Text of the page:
Fearing a planet-wide extinction from a massive asteroid headed towards Earth, world leaders are faced with the inexorable task of ensuring human survival. Left with few alternatives, life-sustaining pods filled with select people are buried deep beneath the earth’s surface. You are one of the chosen members of these modern day arks and abruptly enter the RAGE universe after surfacing alone. Leaving you to your own devices to stay alive in a world filled with those who prefer you dead, RAGE combines powerful storytelling with heart-pounding action.
Powerful storytelling and heart-pounding action were also two of Martin’s strongest suits, and his images have served as an abundant source of design inspiration for films from D.W. Griffith’s Intolerance (1916) to Roland Emmerich’s The Day After Tomorrow (2004), as well as for sci-fi video games. To be sure, the delivery systems for Rage and Martin’s Last Judgement triptych (circa 1845–1853) could not be more different. When new, those three immense canvases were shown side by side to paying audiences in public assembly halls, enhanced by spoken narratives and low-tech son et lumière effects, a presentation recreated at the Tate with state-of-the-art electronic techniques. Conversely, the video game is accessible via computer, PlayStation3, or Xbox360. But both are alike as safety valves for venting pent-up emotions enflamed by societies in frightening flux.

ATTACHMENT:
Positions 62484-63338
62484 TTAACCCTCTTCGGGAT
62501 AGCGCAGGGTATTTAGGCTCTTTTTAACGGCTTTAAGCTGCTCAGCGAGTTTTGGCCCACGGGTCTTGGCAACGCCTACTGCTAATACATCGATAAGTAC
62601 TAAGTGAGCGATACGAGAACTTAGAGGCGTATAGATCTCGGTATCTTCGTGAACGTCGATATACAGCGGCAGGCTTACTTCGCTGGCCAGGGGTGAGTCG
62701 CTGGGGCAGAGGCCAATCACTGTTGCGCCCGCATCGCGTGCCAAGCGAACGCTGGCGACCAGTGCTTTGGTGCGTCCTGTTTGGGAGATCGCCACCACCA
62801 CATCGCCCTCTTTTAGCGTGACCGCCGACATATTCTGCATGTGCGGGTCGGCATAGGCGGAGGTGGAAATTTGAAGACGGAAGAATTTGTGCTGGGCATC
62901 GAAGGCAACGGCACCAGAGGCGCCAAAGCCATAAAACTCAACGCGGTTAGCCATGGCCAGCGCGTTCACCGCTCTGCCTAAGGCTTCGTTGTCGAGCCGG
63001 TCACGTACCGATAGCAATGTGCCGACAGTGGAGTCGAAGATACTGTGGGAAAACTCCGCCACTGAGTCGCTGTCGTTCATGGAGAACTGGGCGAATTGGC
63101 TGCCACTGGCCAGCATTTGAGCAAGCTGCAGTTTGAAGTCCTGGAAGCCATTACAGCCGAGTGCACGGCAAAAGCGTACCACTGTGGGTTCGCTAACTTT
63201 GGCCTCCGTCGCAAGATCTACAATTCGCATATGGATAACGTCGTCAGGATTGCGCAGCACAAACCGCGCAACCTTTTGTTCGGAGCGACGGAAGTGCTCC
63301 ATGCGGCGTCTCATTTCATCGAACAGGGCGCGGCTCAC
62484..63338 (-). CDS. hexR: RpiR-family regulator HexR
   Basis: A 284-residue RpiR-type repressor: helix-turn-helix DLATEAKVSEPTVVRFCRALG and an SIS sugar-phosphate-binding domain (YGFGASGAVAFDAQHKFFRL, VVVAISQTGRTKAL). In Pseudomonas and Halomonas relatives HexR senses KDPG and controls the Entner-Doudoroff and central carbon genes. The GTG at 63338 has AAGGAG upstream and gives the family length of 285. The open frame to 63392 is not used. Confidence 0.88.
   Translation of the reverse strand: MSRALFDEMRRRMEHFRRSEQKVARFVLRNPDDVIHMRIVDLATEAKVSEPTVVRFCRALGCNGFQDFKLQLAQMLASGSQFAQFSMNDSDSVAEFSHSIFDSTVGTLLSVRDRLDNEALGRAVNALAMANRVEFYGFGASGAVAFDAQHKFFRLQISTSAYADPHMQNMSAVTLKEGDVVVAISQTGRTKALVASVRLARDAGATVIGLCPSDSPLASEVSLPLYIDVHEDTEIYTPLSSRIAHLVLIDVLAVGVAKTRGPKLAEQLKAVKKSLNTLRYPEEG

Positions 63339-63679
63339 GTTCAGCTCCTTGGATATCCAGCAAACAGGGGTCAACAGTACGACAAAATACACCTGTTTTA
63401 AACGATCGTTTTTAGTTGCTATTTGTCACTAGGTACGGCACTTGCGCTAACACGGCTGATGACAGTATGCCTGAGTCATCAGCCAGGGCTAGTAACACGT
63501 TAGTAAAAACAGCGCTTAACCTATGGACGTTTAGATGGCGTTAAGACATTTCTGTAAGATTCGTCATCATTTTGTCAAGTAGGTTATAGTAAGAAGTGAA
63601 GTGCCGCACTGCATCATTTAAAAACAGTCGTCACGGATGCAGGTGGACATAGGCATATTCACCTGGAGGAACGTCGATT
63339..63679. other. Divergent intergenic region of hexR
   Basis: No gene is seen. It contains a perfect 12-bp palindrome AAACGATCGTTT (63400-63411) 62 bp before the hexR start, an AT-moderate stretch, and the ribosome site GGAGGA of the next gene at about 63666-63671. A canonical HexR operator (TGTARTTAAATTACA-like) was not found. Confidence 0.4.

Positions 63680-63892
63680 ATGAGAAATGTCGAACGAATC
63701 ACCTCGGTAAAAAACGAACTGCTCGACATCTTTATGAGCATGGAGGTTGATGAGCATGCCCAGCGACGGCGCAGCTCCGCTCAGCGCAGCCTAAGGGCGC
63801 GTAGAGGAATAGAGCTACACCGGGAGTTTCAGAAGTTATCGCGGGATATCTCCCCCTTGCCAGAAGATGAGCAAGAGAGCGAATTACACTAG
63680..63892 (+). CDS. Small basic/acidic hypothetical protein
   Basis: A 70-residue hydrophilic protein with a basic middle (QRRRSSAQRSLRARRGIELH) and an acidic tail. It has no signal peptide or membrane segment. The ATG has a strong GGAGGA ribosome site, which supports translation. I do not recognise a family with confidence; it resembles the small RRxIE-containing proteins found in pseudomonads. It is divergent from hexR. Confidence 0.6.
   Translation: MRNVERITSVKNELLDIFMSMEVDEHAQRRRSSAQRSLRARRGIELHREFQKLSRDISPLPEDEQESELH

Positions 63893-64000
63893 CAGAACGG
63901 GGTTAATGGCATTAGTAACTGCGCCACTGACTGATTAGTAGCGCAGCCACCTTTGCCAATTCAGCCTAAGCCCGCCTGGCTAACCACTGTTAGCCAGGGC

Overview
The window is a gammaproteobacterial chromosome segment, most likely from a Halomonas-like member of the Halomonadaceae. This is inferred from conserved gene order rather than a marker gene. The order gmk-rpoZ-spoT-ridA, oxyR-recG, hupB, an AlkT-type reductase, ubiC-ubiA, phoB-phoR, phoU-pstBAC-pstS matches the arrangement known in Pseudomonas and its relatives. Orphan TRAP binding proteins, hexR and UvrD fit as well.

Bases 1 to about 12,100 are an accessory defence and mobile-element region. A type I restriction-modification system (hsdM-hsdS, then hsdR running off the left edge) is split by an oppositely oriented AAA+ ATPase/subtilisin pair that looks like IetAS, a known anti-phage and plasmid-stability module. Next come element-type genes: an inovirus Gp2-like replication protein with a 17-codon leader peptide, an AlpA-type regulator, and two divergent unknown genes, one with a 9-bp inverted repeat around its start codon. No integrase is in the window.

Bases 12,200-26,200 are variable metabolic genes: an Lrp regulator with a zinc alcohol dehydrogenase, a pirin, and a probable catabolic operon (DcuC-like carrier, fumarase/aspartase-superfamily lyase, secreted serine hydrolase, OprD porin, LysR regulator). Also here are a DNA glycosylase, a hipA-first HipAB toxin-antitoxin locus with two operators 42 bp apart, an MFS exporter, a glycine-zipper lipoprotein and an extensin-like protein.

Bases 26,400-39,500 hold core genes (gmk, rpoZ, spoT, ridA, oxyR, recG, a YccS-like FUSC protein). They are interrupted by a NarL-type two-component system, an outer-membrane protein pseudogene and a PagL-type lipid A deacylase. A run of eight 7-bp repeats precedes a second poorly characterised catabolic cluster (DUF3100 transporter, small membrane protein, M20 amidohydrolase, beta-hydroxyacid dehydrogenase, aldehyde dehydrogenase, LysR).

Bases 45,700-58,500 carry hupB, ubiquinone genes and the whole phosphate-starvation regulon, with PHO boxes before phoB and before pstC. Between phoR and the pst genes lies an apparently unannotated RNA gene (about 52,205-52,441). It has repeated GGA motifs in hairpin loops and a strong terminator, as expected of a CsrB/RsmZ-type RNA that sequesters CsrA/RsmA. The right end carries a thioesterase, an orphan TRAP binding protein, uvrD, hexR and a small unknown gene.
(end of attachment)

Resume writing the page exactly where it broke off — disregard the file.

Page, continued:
It does not require an impossible leap of imagination to move from living in a Britain where Action for Children—a government-funded charity aimed at breaking the vicious cycle of poverty, child abuse, and lawlessness—reported during Frieze Week a 42 percent increase in demand for its services even while it has had to reduce those efforts by 68 percent, to accepting Rage‘s premise of being “alive in a world filled with those who prefer you dead.” As winter approached in London this year, the cultural riches of an exceptional fall season had a warming effect on the spirit. But a visitor sensed that before long the real scene of threat would more likely be found in the streets of the capital rather than merely being viewed as handwriting on the walls of the Tate.